Horse melds 19th Century racing, slavery, equine art history and modern forensics with a dash of romance. By Geraldine Brooks.
“Lexington” lights the imagination of American horse racing devotees. Geraldine Brooks strings together “Lexington,” 19th Century racing, slavery, equine art history and modern forensics with a dash of romance in her historic novel, Horse. Horse and human as property is a vein through the novel. A tall order. Ms. Brooks’ drive for detail makes for educational reading.
Ms. Brooks shared thoughts and motivations with me on the engine that drove her to pen Horse.
What is your Interest in racing? “I’m not interested in racing (per se). My concern is for the treatment of horses on and off track. Racing is dangerous for horses. My interest is in ‘Lexington,’ the legendary horse. ‘Lexington’ was well treated.
Horse melds “Lexington” with 19th century racing practices and the racial divide in America. Thoughts on current racing and use of workers today? “My interest is in the 19-century racing. The races were longer. More about stamina and tactics. Horses weren’t raced until the age of three or four when the bones are more fully formed.”
What drove you to pair horse racing with slavery? Did working with the horses raise the standing of the slaves who cared for them? “Slave labor was employed. The work was (is) built on skill. Work with the racehorses was a small step to the possibility of advancing their lives. The slaves’ skills in racing were valued.”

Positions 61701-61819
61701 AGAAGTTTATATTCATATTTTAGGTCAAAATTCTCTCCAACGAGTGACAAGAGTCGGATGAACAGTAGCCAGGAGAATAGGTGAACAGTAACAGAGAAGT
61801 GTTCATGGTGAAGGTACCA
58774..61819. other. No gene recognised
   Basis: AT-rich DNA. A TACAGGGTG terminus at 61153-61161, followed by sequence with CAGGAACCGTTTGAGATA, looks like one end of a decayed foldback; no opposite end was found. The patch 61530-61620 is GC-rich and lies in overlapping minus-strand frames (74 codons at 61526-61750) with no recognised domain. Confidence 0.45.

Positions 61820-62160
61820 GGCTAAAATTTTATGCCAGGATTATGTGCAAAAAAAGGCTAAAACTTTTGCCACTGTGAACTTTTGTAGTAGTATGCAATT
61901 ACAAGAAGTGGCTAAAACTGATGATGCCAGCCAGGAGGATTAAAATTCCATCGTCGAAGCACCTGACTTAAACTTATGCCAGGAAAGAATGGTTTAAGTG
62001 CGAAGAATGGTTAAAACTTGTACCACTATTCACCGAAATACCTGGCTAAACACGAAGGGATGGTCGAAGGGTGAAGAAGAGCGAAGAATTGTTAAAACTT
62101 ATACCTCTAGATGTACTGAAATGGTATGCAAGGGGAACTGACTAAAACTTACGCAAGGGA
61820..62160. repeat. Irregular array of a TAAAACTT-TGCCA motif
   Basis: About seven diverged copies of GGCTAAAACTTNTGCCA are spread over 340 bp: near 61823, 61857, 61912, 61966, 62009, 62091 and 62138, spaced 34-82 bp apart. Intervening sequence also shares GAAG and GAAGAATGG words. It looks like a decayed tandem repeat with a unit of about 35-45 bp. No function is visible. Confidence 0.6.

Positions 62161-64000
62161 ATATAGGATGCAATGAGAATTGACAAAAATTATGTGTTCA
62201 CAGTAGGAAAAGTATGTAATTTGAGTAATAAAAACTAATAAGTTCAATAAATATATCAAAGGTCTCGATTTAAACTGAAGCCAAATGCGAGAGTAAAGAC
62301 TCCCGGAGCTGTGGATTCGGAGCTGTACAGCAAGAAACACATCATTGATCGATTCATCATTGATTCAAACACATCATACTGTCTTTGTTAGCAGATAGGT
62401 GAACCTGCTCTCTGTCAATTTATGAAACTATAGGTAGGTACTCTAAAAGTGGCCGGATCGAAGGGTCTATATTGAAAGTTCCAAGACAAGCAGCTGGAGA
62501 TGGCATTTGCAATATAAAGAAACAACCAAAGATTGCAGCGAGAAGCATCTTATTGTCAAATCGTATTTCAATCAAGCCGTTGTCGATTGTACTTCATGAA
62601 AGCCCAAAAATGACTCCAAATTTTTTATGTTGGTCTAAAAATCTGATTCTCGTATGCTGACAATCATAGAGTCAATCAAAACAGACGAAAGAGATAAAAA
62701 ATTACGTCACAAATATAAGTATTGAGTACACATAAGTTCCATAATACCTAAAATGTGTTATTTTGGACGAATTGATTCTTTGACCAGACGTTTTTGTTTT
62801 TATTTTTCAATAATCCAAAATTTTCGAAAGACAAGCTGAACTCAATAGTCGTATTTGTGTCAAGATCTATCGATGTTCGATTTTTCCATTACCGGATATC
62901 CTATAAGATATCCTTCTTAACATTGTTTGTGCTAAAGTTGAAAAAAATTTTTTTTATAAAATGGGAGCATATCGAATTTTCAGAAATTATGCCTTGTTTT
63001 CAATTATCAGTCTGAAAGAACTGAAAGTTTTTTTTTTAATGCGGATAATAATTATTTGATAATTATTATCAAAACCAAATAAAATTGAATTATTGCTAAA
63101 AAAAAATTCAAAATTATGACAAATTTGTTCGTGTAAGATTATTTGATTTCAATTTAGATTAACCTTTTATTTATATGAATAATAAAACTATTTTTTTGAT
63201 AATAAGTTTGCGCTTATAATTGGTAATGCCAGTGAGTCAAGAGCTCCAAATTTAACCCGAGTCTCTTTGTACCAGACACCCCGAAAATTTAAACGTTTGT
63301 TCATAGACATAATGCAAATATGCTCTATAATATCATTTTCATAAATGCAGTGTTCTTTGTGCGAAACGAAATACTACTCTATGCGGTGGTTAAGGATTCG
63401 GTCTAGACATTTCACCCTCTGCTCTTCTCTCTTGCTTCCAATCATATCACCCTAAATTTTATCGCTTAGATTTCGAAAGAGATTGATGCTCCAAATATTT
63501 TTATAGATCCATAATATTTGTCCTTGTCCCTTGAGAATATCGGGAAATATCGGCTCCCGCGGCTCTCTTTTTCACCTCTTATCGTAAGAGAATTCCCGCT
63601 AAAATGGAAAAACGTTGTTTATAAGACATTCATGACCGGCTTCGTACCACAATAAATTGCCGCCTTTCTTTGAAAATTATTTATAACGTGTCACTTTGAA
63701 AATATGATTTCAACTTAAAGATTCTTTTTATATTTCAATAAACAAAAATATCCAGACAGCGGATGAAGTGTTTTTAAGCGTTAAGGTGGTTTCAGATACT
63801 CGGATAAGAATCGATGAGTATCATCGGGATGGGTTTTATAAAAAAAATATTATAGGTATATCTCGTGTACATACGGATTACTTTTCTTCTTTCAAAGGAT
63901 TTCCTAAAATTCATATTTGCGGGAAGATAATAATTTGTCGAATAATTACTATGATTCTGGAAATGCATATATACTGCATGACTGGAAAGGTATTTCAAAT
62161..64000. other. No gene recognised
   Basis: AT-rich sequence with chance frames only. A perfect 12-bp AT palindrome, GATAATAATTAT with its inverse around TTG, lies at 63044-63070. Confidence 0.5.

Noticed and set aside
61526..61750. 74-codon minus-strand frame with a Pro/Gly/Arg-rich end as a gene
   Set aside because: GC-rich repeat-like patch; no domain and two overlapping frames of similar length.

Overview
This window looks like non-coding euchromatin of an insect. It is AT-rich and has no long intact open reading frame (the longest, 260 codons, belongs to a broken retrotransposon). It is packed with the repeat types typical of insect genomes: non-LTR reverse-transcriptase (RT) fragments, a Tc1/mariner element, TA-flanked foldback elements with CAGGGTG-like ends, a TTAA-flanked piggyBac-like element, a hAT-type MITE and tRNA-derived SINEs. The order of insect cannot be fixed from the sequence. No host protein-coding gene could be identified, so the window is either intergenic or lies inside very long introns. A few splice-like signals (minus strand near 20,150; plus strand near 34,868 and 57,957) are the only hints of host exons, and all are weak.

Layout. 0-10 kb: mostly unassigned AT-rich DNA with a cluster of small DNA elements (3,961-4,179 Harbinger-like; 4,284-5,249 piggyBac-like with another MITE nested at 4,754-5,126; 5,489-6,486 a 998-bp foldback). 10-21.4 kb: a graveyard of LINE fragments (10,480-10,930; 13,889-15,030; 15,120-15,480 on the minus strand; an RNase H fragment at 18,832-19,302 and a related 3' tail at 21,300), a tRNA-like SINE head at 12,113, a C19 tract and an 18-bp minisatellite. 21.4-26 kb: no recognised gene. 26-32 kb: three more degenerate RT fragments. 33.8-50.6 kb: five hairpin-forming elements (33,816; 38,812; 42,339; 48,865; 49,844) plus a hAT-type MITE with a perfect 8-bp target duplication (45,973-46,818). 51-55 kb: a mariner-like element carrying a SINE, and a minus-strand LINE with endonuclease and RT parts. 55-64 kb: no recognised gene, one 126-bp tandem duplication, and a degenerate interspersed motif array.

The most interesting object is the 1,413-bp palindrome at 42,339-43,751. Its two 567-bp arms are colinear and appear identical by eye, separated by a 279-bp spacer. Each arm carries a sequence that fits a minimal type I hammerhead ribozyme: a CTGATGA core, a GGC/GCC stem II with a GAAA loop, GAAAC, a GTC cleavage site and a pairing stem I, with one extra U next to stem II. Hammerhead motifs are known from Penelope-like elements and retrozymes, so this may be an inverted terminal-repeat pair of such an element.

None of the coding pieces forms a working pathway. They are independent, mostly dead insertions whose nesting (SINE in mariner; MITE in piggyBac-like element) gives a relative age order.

Thoughts on contemporary caretakers in horse racing. “Improve the lives of caretakers. Those who care for the horses have hard work. They are the least protected people (in racing). So much money is sloshing around the racing Industry, they could take better care of the people and the horses when the racing life stops.”
Horse links contemporary science, a Sherlock Holmesian investigation of equine art history and American racial past that reflects current issues. Why did you mix in a contemporary character who played polo in his past? “I just wanted to talk about polo. In Australia, it is a weekend pastime for farmers who ride their horses for work. The occurrences recounted by Theo as a Black player happened.”
I read you are a “mature” rider who started riding in her 50s. How do horses fit into your current life? What are the goals for your lessons? “I don’t take lessons now. I’m happy riding the beautiful trails where I live in Massachusetts. I don’t bounce anymore, so I stay away from (more risky riding).”
You own a horse? “My 25-year-old mare, Valentine. My focus is to be with horses rather than on them.” (See article in Oprah Daily.)
Horse is a multifaceted creation of horse, human and sport. Much to be learned and thoughts to be provoked in Horse.
P.S. Etymological freebees: ziggurat is a stepped or tiered, tower structure (from Mesopotamia) and pannier is a saddle bag (Middle English from old French). Any others — you are on your own.
“Lexington,” aka “Darley, can be researched on the following sites : Lexington: Great Racehorse, Outstanding Sire | America’s Best Racing (americasbestracing.net), Lexington Racehorse | Smithsonian Institution (si.edu),